So when did Spain forget how to cook paella?
The problem is most of Spain never knew in the first place. This is what happens when you try to foist upon a country a single unifying dish, especially in a country like this one, where half the regions would rather have nothing at all to do with Spain the unified nation. But since paella is the one food that every tourist landing on the Iberian Peninsula comes looking for, restaurants from A Coruña to Zaragosa are all too happy to serve it up, even if they’re regions removed from the historic cradle of paella.
Paella comes from the Valencia region, where the dish’s two most vital ingredients grow: rice and saffron. Both ingredients came to Spain through the 700-year Arabic occupation of Andalusia. Not long after the Moors were cast from the garden by the Catholics in the 15th century, records began to surface of farmers in the fields outside Valencia cooking large pans of rice, vegetables and meat over open flames. In the centuries to follow, those hodgepodge pans came into focus, first in what is considered the official paella valenciana, a mixture of chicken, rabbit and variety of legumes, with snails and duck as optional constituents. Later, as the pans of rice moved toward the coast, the paella de mariscos developed, incorporating all manners of aquatic life, but most commonly shrimp, mussels and squid.
Seems simple enough, but starting in the Franco years, with the dust from the Spanish Civil War finally settled, tourists washed on to the shores of Spain looking to eat and drink the Mediterranean way—and paella entered into a dark age. It started innocently enough with the mixing of shellfish and meat—after all, the Spaniards are masters of the surf-and-turf treatment and paella mixta seemed like a natural extension of the paella ethos. But then came wedges of bell peppers and hunks of chorizo, broccoli florets and frozen green peas. Soon, turmeric or artificial coloring took the place of expensive saffron as a wave of cheaper, streamlined, school bus-yellow paellas made their way to the tourist thoroughfares around the country.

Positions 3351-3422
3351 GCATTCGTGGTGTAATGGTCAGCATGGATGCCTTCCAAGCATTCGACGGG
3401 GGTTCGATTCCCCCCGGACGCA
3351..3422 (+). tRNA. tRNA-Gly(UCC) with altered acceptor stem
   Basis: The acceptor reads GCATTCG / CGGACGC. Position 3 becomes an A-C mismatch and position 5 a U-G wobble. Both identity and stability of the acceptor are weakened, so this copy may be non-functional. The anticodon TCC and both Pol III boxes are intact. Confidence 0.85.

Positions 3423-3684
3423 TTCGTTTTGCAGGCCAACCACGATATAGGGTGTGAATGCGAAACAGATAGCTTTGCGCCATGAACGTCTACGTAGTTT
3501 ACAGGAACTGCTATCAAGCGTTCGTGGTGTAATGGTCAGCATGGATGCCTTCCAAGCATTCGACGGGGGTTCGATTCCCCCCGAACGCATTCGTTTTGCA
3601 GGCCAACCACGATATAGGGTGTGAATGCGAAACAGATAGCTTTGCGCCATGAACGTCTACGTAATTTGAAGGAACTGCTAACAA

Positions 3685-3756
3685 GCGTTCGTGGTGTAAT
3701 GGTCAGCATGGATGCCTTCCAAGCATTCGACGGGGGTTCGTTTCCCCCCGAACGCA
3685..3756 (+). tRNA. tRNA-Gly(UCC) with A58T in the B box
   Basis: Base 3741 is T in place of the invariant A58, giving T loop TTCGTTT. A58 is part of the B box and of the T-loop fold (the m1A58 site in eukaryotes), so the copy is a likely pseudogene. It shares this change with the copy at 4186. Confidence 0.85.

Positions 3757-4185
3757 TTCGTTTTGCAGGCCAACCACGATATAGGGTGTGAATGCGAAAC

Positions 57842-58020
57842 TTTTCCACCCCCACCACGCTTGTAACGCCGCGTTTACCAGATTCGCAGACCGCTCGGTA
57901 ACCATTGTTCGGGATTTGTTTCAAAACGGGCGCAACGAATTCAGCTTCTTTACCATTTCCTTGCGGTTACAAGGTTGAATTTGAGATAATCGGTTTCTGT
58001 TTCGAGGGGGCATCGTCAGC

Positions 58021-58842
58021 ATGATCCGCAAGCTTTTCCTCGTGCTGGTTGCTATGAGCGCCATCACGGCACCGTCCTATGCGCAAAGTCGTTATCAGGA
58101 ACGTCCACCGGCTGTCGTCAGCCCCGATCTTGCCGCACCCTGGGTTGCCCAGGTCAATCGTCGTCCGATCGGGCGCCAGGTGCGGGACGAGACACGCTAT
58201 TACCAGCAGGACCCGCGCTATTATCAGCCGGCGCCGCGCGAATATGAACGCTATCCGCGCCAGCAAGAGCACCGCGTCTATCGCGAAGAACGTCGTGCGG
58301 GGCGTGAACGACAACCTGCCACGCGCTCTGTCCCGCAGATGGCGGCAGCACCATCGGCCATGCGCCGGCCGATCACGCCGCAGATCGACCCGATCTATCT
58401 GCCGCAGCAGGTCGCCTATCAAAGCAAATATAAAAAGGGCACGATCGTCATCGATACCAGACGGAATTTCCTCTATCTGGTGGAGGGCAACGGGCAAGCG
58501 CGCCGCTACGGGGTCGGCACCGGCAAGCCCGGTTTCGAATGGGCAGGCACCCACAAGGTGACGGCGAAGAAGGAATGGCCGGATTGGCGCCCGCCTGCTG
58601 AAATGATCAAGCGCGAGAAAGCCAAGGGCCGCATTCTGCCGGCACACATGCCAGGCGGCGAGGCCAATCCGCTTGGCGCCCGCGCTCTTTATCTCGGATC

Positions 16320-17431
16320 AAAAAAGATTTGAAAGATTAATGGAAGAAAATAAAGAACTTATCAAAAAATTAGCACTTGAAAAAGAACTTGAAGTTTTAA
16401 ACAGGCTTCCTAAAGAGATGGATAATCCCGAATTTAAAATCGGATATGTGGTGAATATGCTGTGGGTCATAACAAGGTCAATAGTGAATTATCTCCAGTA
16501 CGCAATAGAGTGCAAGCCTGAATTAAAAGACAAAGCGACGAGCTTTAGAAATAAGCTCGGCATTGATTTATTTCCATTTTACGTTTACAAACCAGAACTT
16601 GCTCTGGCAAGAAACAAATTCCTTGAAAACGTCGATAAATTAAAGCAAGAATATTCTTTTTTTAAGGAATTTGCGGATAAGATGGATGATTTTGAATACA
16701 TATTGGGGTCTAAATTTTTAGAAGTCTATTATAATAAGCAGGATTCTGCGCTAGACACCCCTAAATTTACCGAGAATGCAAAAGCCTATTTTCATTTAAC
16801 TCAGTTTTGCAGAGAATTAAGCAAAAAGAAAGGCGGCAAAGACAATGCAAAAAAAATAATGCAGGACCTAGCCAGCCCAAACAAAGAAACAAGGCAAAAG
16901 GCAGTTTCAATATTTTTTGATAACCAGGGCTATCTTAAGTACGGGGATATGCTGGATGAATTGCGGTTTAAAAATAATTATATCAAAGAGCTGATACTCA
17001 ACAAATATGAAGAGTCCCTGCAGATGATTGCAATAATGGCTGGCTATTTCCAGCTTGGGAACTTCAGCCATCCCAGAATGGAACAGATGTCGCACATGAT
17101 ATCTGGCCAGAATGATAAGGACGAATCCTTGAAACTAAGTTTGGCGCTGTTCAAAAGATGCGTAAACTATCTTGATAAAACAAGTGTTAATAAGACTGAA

That brings us to today, where the biggest producer of paella in Spain is a mysterious purveyor called Paellador. Their signs can be spotted at restaurants, bars and cafes the country over: perfectly composed, kaleidoscopically colorful pans of paella, offered in six exciting iterations. What those signs, and the restaurants using them, fail to convey is that Paellador is a food conglomerate whose other specialties include frozen pasta carbonara, tuna pizza, and an awe-inspiring creation called fideguay, a mixture of short noodles tossed with hot dogs, bacon and ham and blanketed in melted cheese. Chances are, if you’re eating a paella in a restaurant on La Rambla in Barcelona or near the ocean in Valencia or by El Prado in Madrid, it wasn’t prepared over a wood fire by an old man whose been simmering paellas for decades; it came off the Paelldor assembly line, only to be reheated and served inside a lovely paella pan for 20€ a person.